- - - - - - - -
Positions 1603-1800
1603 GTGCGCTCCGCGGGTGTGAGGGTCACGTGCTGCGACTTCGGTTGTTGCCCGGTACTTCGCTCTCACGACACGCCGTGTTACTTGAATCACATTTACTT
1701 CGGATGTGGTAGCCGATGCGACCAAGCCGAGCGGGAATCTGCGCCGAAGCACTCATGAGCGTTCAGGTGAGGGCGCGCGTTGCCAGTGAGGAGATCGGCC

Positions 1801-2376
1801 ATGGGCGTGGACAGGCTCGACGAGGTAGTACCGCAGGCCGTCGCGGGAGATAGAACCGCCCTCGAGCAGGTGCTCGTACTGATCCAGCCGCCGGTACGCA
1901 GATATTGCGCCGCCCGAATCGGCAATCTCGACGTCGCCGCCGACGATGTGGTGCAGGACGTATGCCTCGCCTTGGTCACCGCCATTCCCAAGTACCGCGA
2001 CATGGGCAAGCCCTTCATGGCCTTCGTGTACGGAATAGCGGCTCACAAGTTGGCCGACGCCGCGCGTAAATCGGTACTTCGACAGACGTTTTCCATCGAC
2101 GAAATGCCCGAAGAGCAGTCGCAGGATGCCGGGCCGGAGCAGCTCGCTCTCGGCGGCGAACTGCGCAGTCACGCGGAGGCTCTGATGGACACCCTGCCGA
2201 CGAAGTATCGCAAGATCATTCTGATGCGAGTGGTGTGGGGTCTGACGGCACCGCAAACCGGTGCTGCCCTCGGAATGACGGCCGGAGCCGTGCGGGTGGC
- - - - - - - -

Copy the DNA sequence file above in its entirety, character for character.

Positions 1603-1800
1603 GTGCGCTCCGCGGGTGTGAGGGTCACGTGCTGCGACTTCGGTTGTTGCCCGGTACTTCGCTCTCACGACACGCCGTGTTACTTGAATCACATTTACTT
1701 CGGATGTGGTAGCCGATGCGACCAAGCCGAGCGGGAATCTGCGCCGAAGCACTCATGAGCGTTCAGGTGAGGGCGCGCGTTGCCAGTGAGGAGATCGGCC

Positions 1801-2376
1801 ATGGGCGTGGACAGGCTCGACGAGGTAGTACCGCAGGCCGTCGCGGGAGATAGAACCGCCCTCGAGCAGGTGCTCGTACTGATCCAGCCGCCGGTACGCA
1901 GATATTGCGCCGCCCGAATCGGCAATCTCGACGTCGCCGCCGACGATGTGGTGCAGGACGTATGCCTCGCCTTGGTCACCGCCATTCCCAAGTACCGCGA
2001 CATGGGCAAGCCCTTCATGGCCTTCGTGTACGGAATAGCGGCTCACAAGTTGGCCGACGCCGCGCGTAAATCGGTACTTCGACAGACGTTTTCCATCGAC
2101 GAAATGCCCGAAGAGCAGTCGCAGGATGCCGGGCCGGAGCAGCTCGCTCTCGGCGGCGAACTGCGCAGTCACGCGGAGGCTCTGATGGACACCCTGCCGA
2201 CGAAGTATCGCAAGATCATTCTGATGCGAGTGGTGTGGGGTCTGACGGCACCGCAAACCGGTGCTGCCCTCGGAATGACGGCCGGAGCCGTGCGGGTGGC